They critique your lifestyle. Maybe they don't like that you moved several hours away from home -- or how you spend your money. But either way, their constant criticism (especially if it starts to influence your opinion) can lead to friction in your marriage.
How to deal: Stand by your choices -- and stand by your man. “You must live your life your way," Tessina says. “Don't side with your parents against your spouse, and don't carry their criticisms home to your spouse. If you want to change something, work it out in adult fashion with your spouse."
They make a mountain out of a molehill. You picked your sister-in-law's wedding over the annual family reunion -- and now your parents aren't speaking to you.
How to deal: Gently remind your parents that you now have two families to consider when you're making plans. “They have to learn that you have a new family now, and you'll be connected, but not joined at the hip," Tessina says. And hope that your parents realize that it's not worth losing their son or daughter over something that silly.
Your parents set a bad example for you. Your thrice-divorced mom and his spendthrift parents aren't exactly giving you much to emulate in the responsible-couple department.
How to deal: You can't fix your parents or the past -- so don't try. Simply acknowledge their shortcomings and work hard to follow a less disastrous path. “Be careful that you don't pick up any of the older generation's bad habits," Tessina says. “Admit that your parents have problems and work together to keep their bad influence from affecting your immediate family."
They don't want to share. Your parents have been used to having you there for every birthday or holiday celebration -- and those old traditions may die hard. “They've never had to share their child before," Newman says. “They may expect holidays and family celebrations to remain the same."
How to deal: Come up with a plan with your mate, and then break it to your family, gently. “Assure your parents that you and your partner want them to be part of your life," Newman says. “Explain to your parents that you understand how they feel. You might say, 'I know you're unhappy that we won't be spending the holiday with you. Let's arrange another time to celebrate.' Your parents realize that you understand how they might be feeling, and that goes so much further than the blatant dismissal: 'We're spending the holiday with my in-laws.'"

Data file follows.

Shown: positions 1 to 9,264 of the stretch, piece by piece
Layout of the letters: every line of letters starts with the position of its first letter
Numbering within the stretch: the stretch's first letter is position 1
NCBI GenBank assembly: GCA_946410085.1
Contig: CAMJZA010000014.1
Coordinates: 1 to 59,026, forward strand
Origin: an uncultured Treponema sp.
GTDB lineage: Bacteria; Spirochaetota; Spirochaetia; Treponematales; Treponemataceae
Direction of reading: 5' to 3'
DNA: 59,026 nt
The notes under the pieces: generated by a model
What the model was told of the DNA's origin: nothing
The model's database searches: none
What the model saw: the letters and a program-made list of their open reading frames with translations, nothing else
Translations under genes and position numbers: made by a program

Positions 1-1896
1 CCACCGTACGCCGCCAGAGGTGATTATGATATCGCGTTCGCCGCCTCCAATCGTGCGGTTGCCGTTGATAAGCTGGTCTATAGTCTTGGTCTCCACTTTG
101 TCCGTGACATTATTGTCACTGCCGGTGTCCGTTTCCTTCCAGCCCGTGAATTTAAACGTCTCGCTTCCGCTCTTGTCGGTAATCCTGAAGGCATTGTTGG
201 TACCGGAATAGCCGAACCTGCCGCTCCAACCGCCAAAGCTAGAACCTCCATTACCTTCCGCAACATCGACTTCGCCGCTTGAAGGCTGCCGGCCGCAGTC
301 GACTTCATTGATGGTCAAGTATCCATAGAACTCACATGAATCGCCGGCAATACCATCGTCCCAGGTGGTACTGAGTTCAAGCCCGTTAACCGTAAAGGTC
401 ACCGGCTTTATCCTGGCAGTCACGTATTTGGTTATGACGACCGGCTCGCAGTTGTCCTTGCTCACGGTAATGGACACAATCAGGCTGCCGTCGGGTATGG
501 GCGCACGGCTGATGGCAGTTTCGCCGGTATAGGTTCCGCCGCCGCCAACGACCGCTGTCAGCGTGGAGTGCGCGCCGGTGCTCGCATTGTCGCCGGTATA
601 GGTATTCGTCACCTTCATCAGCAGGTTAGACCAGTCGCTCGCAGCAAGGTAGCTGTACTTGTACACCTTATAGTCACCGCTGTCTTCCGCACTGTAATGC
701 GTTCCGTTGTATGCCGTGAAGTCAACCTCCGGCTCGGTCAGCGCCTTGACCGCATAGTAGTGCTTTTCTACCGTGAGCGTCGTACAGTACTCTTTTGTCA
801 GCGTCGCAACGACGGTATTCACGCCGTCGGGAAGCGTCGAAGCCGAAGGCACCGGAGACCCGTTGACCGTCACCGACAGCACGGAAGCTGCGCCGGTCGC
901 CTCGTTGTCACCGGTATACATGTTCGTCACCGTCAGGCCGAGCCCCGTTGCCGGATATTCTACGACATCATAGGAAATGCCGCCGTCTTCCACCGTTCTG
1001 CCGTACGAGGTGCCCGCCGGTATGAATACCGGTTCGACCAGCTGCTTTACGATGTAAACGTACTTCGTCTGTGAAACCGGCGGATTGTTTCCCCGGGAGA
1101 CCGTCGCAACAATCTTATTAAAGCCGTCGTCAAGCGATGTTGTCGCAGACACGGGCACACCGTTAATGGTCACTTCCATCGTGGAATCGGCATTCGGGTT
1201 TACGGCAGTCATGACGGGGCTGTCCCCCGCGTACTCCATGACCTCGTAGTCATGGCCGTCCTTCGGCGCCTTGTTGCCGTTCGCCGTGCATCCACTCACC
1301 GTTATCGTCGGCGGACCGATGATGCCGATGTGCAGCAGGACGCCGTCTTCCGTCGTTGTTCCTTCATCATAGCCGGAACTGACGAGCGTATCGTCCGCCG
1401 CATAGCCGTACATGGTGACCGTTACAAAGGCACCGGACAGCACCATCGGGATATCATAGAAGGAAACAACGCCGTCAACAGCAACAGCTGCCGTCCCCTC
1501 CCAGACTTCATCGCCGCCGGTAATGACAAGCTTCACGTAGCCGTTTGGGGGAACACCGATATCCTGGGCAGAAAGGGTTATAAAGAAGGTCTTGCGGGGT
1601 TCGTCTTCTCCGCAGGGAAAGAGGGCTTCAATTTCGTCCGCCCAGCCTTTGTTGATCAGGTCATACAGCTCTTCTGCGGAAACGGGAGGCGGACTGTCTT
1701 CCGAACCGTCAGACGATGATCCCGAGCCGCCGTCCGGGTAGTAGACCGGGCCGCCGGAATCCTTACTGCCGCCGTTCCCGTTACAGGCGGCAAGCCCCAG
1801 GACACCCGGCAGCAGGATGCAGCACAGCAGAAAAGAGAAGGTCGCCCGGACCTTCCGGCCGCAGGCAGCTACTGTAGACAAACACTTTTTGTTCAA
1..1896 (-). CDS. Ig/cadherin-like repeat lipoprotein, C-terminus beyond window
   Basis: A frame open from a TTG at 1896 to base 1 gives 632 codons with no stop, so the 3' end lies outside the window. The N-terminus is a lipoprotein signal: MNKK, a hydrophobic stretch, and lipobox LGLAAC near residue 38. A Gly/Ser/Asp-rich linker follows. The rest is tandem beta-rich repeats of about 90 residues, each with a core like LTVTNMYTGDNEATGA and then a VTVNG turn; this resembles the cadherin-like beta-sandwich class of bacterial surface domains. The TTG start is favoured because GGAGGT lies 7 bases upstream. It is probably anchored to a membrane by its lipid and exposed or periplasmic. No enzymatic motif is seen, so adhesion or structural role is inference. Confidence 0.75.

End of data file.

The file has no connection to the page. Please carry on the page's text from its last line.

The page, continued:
They take you on a guilt trip. Parents are notoriously good at finding your weak spots -- and making you feel terrible if you don't give in to their every bidding (which is sure to make your partner feel like their needs aren't being considered).
How to deal: “Find a way to insulate your marriage from their guilt-producing behavior," Tessina says. “You're supposed to be primary to each other now, not to your parents." Don't give in to the guilt trips.
They flout your rules for your kids. Remember those parents who wouldn't let you have sugary cereal or watch TV? They're the same ones who now load your kids up with gummy worms and let them stay up three hours past their bedtime.
How to deal: Don't fight with each other if your parents aren't following the rules -- but lay down the law with your parents. “Limit your parents to short periods of time with your kids if they don't follow your rules and schedules," Tessina says. “You are the parents of your children, and you have a right to control how they're treated."
They rub you the wrong way. Sometimes, your in-laws (or your parents) can create marital friction by simply existing.
How to deal: Talk it out with your mate to see if you can sort out why your parents are a sore subject -- but if you can't, it might be time to call in a pro. “If the friction your parents or in-laws cause is subtle, and you don't understand why you're fighting, a marriage counselor can help you sort it out," Tessina says.